The PEOPLE of the State of New York, Respondent, v. Jesus CAZARES, Defendant-Appellant.
Judgment, Supreme Court, New York County (Bruce Allen, J.), rendered June 9, 2006, convicting defendant, after a jury trial, of criminal sale of a controlled substance in the first degree, criminal possession of a weapon in the fourth degree (two counts) and criminal possession of marijuana in the fourth degree, and sentencing him to an aggregate term of 8 years, unanimously affirmed.
The court properly exercised its discretion in denying defendant's mistrial motion, made when a prosecution witness began to refer to a portion of the nontestifying codefendant's statement that incriminated defendant. An objection cut this testimony off in mid-sentence, and the court struck it from the record. The court's curative action was sufficient to prevent any prejudice (see People v. Santiago, 52 N.Y.2d 865, 437 N.Y.S.2d 75, 418 N.E.2d 668  ). In any event, any error was harmless in view of the overwhelming evidence of defendant's guilt (see People v. Smith, 97 N.Y.2d 324, 740 N.Y.S.2d 279, 766 N.E.2d 941  ), which included multiple witnesses, wiretap evidence, and defendant's own confession.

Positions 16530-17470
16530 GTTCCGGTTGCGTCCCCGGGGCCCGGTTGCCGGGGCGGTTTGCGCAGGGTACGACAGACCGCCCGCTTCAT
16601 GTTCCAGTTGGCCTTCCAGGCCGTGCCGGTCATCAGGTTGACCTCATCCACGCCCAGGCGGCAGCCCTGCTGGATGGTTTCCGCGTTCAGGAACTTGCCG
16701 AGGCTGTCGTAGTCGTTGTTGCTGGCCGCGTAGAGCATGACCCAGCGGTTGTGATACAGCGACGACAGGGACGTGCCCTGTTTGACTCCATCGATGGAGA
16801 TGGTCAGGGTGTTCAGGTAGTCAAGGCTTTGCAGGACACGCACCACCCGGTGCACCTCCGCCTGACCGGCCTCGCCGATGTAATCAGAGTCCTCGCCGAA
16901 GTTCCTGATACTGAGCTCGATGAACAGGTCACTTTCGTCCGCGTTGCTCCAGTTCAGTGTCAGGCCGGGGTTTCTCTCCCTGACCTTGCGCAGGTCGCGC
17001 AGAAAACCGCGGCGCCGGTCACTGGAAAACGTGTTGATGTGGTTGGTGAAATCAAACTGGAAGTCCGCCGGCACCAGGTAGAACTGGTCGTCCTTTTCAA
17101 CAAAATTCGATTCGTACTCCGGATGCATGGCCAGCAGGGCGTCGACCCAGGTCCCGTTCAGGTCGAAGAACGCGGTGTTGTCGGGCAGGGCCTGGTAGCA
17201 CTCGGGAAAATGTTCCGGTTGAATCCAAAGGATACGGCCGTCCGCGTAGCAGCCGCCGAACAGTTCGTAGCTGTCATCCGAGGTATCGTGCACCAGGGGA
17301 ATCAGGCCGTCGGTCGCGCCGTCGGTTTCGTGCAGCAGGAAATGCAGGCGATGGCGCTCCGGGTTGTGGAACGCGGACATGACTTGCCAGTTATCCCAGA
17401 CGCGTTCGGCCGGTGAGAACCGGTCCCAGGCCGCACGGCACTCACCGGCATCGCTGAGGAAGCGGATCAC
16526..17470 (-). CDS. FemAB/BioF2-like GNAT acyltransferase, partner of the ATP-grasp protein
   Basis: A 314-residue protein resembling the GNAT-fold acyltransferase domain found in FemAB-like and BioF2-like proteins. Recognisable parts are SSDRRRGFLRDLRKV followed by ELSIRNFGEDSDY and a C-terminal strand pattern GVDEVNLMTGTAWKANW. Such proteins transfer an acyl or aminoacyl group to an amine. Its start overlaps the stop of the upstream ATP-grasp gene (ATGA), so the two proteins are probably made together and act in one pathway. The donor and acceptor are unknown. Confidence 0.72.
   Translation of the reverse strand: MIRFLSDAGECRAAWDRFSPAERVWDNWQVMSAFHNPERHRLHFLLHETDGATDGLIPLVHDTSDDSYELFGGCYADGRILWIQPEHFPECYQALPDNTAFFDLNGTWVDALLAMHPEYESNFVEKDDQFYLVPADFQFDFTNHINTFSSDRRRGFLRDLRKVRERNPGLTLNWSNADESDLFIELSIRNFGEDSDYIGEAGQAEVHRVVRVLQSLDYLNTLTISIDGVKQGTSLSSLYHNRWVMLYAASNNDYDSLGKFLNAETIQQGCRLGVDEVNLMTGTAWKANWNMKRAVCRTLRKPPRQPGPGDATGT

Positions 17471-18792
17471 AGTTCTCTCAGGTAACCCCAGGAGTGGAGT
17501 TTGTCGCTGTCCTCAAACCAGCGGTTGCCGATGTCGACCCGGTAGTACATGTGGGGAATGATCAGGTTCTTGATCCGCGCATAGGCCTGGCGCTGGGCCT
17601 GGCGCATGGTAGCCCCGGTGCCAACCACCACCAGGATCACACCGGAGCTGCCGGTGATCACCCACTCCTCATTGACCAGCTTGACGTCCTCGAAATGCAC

The challenged portions of the prosecutor's summation remarks generally constituted fair comment on properly admitted evidence (see People v. Overlee, 236 A.D.2d 133, 666 N.Y.S.2d 572 , lv. denied 91 N.Y.2d 976, 672 N.Y.S.2d 855, 695 N.E.2d 724  ), and the prosecutor did not attempt to exploit the stricken testimony. Although the prosecutor mischaracterized the extent of defendant's statements, the error was likewise harmless. Defendant's argument concerning the prosecutor's allegedly improper display of an exhibit to the jury during summation is unreviewable for lack of a sufficient record.